05 March 2009

can the church be causeless?

At the intersection of thought where socio-cultural ideology meets biblical theology there stands the church. So it is no surprise that when one spends time examining both, there arise interesting questions and odd perspectives on things (for me, probably more interesting from my vantage point; odd from that of others). Nevertheless, in the cultural debate that has been going on for the past few weeks and months I have become willing to examine both society and church with similar lenses and increasing rigor.

The result has been a strong criticism of the social gospel movement, which is flourishing in many aspects of the emerging crowds - though I am not naive enough to equate the two (hence, I am not inherently critiquing one by examining the other). What my observations lend is a connectivity between theology and culture, which still finds many people at a loss to connect as though we could simply segment the two aspects of our world. Yet is remains that theology matters, and will continue to shape every aspect of our interaction with culture - including socio-political dialogue. Within the current state of debate in our culture is the tendency of left-wing folks to work within the parameters of a crisis, a situation or a problem which needs to be fixed. It would be difficult to deny that much of what is happening from liberal camps happens according to this approach. By comparison, much of what the conservatives are talking about is the return to philosophy and principle on which to build social agenda. (At this point I am not concerned with which one of these is true in deed along with word, nor which one is particularly true or effective.)

But what then of the church? The more I interact with the social issues from the church's perspective, and see what others have to say on the matter, the more I see a strong connection between theological thought and socio-political discourse. This can be found in everyone, even those people who deny that their national perspective and political votes have nothing to do with their perspective on the kingdom of God. (More confusing on this point is the denial of the separation of thought in the midst of working to secure a separation of thought.) With all of this in mind I came to the inevitable question, What about the church?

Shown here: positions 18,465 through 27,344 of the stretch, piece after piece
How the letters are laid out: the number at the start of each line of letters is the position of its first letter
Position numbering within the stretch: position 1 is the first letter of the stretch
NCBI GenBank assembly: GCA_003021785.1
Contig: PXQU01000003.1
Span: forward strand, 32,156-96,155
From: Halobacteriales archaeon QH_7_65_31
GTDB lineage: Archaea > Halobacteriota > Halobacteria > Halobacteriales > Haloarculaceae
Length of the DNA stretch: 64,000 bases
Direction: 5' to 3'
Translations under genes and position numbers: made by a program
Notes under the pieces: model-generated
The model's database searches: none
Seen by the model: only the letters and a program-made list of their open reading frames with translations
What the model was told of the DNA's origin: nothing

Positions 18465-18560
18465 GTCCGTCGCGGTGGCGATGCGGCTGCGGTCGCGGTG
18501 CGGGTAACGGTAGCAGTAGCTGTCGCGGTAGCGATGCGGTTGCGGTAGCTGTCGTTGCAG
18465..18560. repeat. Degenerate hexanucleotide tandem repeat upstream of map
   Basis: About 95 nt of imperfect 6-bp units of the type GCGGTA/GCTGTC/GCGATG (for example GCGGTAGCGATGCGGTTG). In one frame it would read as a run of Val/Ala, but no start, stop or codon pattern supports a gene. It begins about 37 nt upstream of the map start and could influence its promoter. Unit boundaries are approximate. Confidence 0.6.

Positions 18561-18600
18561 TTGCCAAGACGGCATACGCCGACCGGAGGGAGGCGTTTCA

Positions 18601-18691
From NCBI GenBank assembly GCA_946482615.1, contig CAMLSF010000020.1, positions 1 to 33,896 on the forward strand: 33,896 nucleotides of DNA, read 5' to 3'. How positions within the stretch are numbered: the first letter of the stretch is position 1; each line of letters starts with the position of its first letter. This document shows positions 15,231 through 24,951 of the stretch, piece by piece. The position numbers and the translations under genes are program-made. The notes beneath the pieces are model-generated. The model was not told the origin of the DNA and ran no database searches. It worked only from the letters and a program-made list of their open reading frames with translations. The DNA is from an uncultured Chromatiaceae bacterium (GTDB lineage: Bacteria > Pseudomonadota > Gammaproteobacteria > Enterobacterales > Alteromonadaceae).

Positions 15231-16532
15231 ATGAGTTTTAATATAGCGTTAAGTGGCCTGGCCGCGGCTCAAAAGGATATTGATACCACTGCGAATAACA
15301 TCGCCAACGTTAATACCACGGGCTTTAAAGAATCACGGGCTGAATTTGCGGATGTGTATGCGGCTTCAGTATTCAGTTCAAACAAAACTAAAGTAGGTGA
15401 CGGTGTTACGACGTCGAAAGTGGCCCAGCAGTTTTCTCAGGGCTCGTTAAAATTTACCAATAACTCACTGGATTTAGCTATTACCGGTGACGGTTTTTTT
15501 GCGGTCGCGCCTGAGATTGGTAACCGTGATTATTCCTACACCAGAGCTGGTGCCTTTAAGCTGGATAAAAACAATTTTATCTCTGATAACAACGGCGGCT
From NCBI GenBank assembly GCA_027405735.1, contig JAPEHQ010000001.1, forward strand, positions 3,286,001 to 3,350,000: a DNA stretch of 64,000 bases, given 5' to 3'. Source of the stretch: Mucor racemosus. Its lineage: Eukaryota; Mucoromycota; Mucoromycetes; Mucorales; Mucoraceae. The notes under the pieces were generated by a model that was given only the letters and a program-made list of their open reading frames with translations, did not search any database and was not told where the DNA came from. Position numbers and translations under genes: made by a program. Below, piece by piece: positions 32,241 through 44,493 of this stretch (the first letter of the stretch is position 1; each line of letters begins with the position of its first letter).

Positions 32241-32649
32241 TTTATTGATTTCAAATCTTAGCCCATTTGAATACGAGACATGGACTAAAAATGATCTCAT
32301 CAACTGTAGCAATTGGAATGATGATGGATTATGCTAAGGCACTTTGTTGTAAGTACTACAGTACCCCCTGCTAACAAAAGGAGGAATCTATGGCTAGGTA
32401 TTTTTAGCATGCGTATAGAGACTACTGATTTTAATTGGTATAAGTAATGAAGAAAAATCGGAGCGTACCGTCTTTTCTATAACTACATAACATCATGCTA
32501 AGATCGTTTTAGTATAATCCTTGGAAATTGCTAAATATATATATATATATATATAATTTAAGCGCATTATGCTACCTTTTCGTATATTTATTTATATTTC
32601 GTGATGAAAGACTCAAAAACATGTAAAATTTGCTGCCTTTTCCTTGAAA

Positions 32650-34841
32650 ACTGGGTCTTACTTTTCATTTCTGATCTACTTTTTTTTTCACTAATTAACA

Is it possible for the church to exist without crisis? And for the moment let us work on the question from above the foundational standpoint of 'the world is inherently broken' as our standing crisis. Yes, we all agree that the world is broken - hence, Christianity. But beyond this, is the church founded on moral and philosophical ideals which in turn shape our agenda or is the church an outworking of faith into specific causes which change and arise? One could easily argue that both are present, and that both may be categorized as a response mode. But it would sound counter-intuitive for the church to operate out of a defense mode, since the kingdom of God is built on the ideals of offensive movement.

I believe that it would be quite difficult to remove either aspect from the ongoing work of the church (and do not wish to do so), but think that there still is the need to uncover what truly drives the community of faith. With which of these are we building our churches? It seems that every time the church rallies around a particular social agenda, the fire of the movement inevitably dies along with the need's solution or the inability to foster continued caring over an extended period. In other words, as the cause dies so does the church movement.

So, from my humble perspective, I would believe that while the church does indeed have causes and situations and needs to which it must respond, there needs to be more caution in equating the socio-political arm of the church with its heart. I know that such things are indeed happening in the pew and on the street as the victory of the gospel is cast in terms of victory of a candidate, party or policy. (And N.B., while this was big among the religious right of the fading generation it has become just as big among many emerging perspectives - have eyes to see.) The true mark of the kingdom isn't our ability to fix social problems, it is found rather in changed hearts and transformed lives. While our tendency is to focus our efforts around concepts derived from Jesus' work in social contexts, we must also keep in mind that he was too radical a person to settle for political power or governmental change. And we should be too.

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